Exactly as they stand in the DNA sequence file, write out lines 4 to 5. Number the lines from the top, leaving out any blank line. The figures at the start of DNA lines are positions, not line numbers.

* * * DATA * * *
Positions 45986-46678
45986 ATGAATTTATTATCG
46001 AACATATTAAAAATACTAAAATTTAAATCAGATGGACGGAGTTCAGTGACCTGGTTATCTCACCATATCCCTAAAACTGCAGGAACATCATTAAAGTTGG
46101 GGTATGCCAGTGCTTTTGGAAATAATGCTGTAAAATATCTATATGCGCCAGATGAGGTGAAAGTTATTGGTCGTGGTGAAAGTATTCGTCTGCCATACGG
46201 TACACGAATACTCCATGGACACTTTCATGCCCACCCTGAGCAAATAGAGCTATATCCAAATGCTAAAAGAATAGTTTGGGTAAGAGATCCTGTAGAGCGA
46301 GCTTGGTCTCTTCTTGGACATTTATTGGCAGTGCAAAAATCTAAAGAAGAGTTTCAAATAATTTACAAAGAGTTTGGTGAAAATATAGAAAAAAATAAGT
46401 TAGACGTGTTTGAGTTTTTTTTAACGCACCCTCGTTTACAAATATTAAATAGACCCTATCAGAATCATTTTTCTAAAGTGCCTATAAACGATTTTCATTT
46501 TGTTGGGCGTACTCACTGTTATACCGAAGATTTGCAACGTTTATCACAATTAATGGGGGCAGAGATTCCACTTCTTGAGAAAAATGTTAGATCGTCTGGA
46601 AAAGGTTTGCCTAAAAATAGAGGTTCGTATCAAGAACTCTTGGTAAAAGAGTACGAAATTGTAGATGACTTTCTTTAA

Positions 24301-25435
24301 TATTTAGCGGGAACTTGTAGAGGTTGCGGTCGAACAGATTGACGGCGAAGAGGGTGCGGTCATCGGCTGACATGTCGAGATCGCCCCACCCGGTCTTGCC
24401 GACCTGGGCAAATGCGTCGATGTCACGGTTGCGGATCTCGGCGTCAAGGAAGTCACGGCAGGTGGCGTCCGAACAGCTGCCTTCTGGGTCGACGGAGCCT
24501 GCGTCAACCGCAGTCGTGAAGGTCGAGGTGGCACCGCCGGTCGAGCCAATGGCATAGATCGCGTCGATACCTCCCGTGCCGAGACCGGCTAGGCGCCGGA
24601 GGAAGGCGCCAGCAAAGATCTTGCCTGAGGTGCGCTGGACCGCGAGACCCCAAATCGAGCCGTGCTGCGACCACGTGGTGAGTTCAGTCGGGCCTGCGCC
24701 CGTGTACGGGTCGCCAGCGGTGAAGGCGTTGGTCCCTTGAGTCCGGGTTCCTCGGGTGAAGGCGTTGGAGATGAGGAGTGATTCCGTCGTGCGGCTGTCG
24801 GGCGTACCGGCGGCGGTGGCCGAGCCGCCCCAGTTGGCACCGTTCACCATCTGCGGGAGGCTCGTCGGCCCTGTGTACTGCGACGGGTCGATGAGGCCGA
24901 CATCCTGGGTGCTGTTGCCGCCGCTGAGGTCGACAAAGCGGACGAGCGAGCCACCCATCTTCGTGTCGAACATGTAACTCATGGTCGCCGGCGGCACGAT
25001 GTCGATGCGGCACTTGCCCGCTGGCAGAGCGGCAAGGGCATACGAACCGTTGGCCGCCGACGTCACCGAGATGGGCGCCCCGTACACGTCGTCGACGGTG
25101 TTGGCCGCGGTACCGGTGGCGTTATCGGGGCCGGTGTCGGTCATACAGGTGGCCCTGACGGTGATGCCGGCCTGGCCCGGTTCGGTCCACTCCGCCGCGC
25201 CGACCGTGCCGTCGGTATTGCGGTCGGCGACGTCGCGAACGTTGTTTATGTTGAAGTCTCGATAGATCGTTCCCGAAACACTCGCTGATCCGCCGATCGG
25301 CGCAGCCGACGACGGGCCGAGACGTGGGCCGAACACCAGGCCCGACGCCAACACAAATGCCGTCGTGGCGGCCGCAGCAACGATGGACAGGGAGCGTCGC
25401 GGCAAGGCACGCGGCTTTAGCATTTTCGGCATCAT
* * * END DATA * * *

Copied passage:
46101 GGTATGCCAGTGCTTTTGGAAATAATGCTGTAAAATATCTATATGCGCCAGATGAGGTGAAAGTTATTGGTCGTGGTGAAAGTATTCGTCTGCCATACGG
46201 TACACGAATACTCCATGGACACTTTCATGCCCACCCTGAGCAAATAGAGCTATATCCAAATGCTAAAAGAATAGTTTGGGTAAGAGATCCTGTAGAGCGA